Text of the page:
Religion

New Scholarship Sheds Light on Islam and the American Founding Fathers

Source: Daily Beast
Source: Daily Beast

I am very happy to see an interesting new book written by Denise Spellberg, associate professor of history and Middle Eastern Studies at the University of Texas at Austin.

Spellberg’s book, titled Thomas Jefferson’s Qur’an: Islam and the Founders and touched upon in this Daily Beast article, seeks to understand the role of Islam in the early American struggle to protect religious liberty by asking how Muslims and Islam fit into eighteenth-century Americans’ models of religious freedom.

She looks specifically to Thomas Jefferson’s Qur’an as a symbol of the founding fathers’ respect for religious freedom and liberty.

According to the Daily Beast, Spellberg’s thesis is that, “contrary to those today who would dismiss Islam and Muslims as essentially and irretrievably alien to the American experiment and its religious mix, key figures in the era of the nation’s founding argued that that American church-state calculus both could and should make room for Islam and for believing Muslims.”

As a footnote, Thomas Jefferson’s relationship to Islam is a topic at the heart of Professor Akbar Ahmed’s thesis in Journey into America: The Challenge of Islam, a book published by the Brookings Institution in 2009 that explores American identity through the lens of Muslims.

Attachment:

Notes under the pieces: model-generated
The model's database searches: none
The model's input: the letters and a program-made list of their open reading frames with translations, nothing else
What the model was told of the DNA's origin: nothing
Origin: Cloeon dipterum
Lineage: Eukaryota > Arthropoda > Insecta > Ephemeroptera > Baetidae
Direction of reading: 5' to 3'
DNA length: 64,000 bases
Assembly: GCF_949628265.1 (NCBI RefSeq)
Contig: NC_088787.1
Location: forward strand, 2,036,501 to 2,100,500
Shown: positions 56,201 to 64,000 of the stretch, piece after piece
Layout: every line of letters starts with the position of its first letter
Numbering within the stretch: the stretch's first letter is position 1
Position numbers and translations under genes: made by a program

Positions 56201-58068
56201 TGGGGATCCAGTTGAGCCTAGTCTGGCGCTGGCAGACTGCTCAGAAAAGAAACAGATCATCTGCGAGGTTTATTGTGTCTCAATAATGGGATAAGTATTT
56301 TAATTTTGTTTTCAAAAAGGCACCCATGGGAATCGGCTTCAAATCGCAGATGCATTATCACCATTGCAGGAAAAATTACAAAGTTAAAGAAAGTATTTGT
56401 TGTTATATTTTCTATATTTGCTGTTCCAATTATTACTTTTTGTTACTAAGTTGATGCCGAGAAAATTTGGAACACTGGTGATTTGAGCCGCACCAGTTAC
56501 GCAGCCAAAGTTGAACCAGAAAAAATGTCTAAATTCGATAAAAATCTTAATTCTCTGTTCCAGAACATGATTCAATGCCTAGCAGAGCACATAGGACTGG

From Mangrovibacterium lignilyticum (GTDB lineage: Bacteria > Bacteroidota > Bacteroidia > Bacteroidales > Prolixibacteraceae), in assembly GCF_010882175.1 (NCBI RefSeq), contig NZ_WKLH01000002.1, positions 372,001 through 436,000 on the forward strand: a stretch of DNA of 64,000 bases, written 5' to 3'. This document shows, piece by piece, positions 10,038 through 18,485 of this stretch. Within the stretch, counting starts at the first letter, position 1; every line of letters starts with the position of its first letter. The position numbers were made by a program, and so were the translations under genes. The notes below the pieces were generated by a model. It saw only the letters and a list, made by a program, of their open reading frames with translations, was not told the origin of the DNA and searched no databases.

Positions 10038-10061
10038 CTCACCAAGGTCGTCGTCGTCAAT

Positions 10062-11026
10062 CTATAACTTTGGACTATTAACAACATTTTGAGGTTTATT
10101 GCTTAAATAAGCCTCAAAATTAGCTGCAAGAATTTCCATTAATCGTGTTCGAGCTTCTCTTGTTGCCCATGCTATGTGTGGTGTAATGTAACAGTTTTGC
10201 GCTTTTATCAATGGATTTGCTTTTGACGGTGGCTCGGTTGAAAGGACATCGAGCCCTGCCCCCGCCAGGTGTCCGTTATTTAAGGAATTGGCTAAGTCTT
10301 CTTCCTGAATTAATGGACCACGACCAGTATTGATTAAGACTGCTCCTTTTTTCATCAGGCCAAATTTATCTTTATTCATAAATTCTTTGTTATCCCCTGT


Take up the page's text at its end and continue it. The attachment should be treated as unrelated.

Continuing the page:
Source: "Journey into America" documentary
Source: “Journey into America” documentary

I travelled with Professor Ahmed and his team to collect data for “Journey into America,” a project which also culminated in a full-length documentary feature film called Journey into America (watch it on YouTube and read reviews here).

One of the scenes of the documentary, which I directed, takes us to the University of Virginia, where we found a statue of Jefferson advocating “Religious Freedom, 1786” with the words God, Jehovah, Brahma and Allah carved on the tablet he embraces.

Here are two videos that document our trip to the University of Virginia, as well as Jefferson’s home at Monticello.

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